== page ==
Currently celebrating its silver-jubilee season, Book-It Repertory Theatre has a simple yet

Currently celebrating its silver-jubilee season, Book-It Repertory Theatre has a simple yet formidable mission: “transforming great literature into great theater.” Is Charles Portis’ 1979 novel The Dog of the South great literature? (He’s best known for True Grit, twice adapted to film.) I can’t say, not having read the book, but Judd Parkin’s adaptation makes for a classic road-trip story—self-discovery mixed with self-effacing comedy.

We are placed immediately into the predicament facing Ray Midge (Christopher Morson). His wife Norma (Shannon Loys) has run off, ironically, with her ex-husband, Dupree (Joshua C. Williamson), who also happens to be Midge’s co-worker and childhood friend. A journalist and a student of history, Midge narrates these facts with a deadpan, dry tone, then puts his investigative skills to work and chases them. He isn’t after Norma, and he doesn’t care about Dupree; he just wants his beloved blue Ford Torino back. Eventually this quest will lead to British Honduras (now Belize).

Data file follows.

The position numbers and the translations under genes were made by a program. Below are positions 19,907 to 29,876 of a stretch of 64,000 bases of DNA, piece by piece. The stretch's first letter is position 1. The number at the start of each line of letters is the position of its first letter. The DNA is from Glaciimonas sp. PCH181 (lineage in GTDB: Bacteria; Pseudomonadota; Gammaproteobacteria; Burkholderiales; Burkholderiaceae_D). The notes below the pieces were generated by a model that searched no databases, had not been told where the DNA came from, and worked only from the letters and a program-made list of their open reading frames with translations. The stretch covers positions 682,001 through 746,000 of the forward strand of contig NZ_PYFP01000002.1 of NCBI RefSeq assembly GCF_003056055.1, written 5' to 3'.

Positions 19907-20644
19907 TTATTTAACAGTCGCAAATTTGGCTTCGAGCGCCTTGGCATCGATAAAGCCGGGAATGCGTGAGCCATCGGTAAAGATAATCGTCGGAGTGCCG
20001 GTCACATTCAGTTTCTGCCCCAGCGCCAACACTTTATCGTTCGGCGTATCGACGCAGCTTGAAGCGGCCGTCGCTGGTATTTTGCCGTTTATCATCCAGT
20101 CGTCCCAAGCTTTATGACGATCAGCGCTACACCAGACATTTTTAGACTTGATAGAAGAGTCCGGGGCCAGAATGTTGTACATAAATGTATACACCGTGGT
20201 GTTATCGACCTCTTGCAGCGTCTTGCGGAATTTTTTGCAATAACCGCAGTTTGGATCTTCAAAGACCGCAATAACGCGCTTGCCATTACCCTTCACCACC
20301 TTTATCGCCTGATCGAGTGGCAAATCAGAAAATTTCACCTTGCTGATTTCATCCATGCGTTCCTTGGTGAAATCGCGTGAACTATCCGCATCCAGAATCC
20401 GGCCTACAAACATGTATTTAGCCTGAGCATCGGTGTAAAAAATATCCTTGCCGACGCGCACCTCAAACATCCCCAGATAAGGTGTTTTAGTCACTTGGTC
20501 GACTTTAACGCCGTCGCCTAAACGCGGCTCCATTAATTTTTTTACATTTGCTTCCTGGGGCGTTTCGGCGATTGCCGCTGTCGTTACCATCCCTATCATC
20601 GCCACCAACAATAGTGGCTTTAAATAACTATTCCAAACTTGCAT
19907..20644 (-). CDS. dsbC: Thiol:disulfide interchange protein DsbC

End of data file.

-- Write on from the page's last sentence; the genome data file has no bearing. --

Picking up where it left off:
En route, Midge visits historical sites of the Mexican Civil War, makes friends, starts fights, and maintains a healthy pill addiction. When he runs low on funds and high on loneliness, he helps Dr. Reo Symes (Jim Gall), a hapless, money-grubbing ex-physician, after his school bus-turned-camper (christened “The Dog of the South”) breaks down. What ensues is a sort of comedy of errors, laced with magical realism. Told in flashbacks as they’re enacted on stage, these picaresque vignettes are kept short and sweet. (Jane Jones directs.)

A reclusive, still-living Arkansan who published his last novel in 1991, Portis was a ’60s newspaperman who counted Nora Ephron among his colleagues and admirers. The Coen brothers’ True Grit remake helped revive interest in his small canon, and SNL alumnus Bill Hader recently optioned The Dog of the South. There are hints of darker, deeper wisdom in this deftly created, whimsical production that may yet emerge onscreen.

THE DOG OF THE SOUTH Center Theatre at the Armory (Seattle Center), 216-0833. $25. Runs Wed.–Sun.; see for exact schedule. Ends March 8.